On my blog entry entitled How to Move Past Betrayal by a Mother Figure, a reader posted the following comment:
I have read and read and read… about this whole “alter” thing and it still confuses me. I read the book Sybil, and I have watched videos of people with MPD changing into someone else. I was mostly wanting to know if I had it as well. My T says no I do not. I never lose time in the way they describe, but time is weird to me in that a day ago can seem like weeks ago to me. I know I am nothing like Sybil.
I do not have names for different personalities or anything like that. However, I do see different aspects of myself that can seem like whole different entities. When I am doing good, and confident, the person I feel inside cannot even hardly imagine the person I was a few days ago when I felt broken and insecure. It seems like a whole different person to me. When I am insecure, I do not feel like I can do anything. The road to an education seems so ludicrous to me I cannot even believe what I am doing. And then I shift inside and feel confident that I can get 4.0 grade average and I will conquer anything I set my mind too. That is just one example. However, I am fully cognitive of all of these major shifts going on inside of me.
Sometimes within the same few hours, I will feel happy and full of live and the future looks bright. Then in just a matter of a few hours or even minutes at times, life is not even hardly worth living. I am struggling inside.
What is all this craziness anyway? Is it the mid-life crisis? Is it hormones? My physician has assured me that my hormones are pretty stable. ~ Heavenly Places
My therapist is not a big fan of labeling patients. He did apply the label of post-traumatic stress disorder (PTSD) only because he needed it to push through my denial. I kept arguing with them that what I had been through “wasn’t that bad,” “others had it worse,” etc. and simply refused to acknowledge that my abuse had been “that bad.” Seeing the label PTSD on the top of a white board with a list of painfully familiar symptoms was a powerful way to help me break through the denial and give myself permission to grieve the devastation of my childhood abuse.
My therapist is fully aware of my having alter parts and my work in integrating them outside of his office, but he never once attached a label for this. I was so fearful that he would think I was “crazy,” but he didn’t. Instead, he said that he doesn’t want to use labels because healing from trauma happens in the same way no matter what your label is – You need to talk about what happened until you no longer feel the need to talk about it anymore. Upon this foundation, I have added that you need to find a way to love and accept each part of yourself, whether that part is a memory, emotion, feeling, alter part, or any other internal “separation.”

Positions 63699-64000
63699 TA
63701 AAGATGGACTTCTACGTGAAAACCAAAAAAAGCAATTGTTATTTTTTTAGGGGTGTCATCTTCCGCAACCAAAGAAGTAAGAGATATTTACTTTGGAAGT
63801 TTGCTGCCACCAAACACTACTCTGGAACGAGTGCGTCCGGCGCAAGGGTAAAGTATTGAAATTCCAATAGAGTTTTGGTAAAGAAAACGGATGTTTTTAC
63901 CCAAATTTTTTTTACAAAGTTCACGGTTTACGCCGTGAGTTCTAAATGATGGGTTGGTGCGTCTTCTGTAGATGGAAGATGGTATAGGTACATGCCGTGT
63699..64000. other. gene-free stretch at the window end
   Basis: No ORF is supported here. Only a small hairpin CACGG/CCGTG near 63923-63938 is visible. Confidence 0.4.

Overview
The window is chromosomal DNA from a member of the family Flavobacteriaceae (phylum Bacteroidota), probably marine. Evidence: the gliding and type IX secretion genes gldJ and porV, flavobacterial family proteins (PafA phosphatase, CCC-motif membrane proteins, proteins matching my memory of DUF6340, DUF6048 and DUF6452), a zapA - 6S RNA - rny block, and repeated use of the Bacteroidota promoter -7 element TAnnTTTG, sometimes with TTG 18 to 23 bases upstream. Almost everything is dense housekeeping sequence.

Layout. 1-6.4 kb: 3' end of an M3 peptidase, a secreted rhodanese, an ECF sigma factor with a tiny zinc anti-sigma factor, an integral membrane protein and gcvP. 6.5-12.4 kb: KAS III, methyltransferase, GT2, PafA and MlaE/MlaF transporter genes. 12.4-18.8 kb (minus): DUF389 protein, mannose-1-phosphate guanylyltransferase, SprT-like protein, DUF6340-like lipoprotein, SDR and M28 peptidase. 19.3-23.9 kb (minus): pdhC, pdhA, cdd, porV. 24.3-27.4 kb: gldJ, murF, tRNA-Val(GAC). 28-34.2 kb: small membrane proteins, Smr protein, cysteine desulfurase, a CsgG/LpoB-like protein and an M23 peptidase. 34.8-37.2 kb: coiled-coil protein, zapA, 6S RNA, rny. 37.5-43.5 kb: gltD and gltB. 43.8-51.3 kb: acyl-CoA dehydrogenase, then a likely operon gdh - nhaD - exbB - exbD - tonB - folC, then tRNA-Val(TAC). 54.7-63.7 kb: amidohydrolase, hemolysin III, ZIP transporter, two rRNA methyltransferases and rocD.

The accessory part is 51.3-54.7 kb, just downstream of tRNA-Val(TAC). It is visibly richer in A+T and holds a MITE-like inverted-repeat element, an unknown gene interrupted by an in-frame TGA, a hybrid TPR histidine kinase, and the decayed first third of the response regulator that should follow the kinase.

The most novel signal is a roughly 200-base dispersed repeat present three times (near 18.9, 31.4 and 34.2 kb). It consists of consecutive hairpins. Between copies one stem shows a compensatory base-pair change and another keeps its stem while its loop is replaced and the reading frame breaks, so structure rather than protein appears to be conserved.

I, too, saw the movie Sybil and did not relate because she was so out of control, and I never have been. My switching has always been seamless, which is the whole point of DID in the first place. I apply the DID label to myself because it helps me understand my healing process, but I see limitations in the label because it has been designed by mental health professionals from the outside rather than multiples who experience it from the inside. For example, I have talked to a couple of people with a Dissociative Disorder – Not Otherwise Specified (DD-NOS) label whose experience is very similar to mine, only they split into colors instead of “personalities.” This is an important distinction to the DSM, but it really much is not of a distinction to me. Regardless of the label, I think that DID, DD-NOS, Dissociative Fugue, etc. are just ways that we try to explain to others how we dealt with the trauma in our own heads.
So, my advice is not to get too caught up in the label. If it is useful to you, use it to help you find additional resources for healing. For example, Chrystine Oksana’s Safe Passage to Healing provides some wonderful healing suggestions for people who have alter parts. Other than that, the label itself is not the part that matters. What matters is that you find a way to love and accept each part of yourself – each memory, feeling, experience, emotion, etc. There are many ways you can do this, and you don’t need a label to learn how to love and accept yourself.
Photo credit: Hekatekris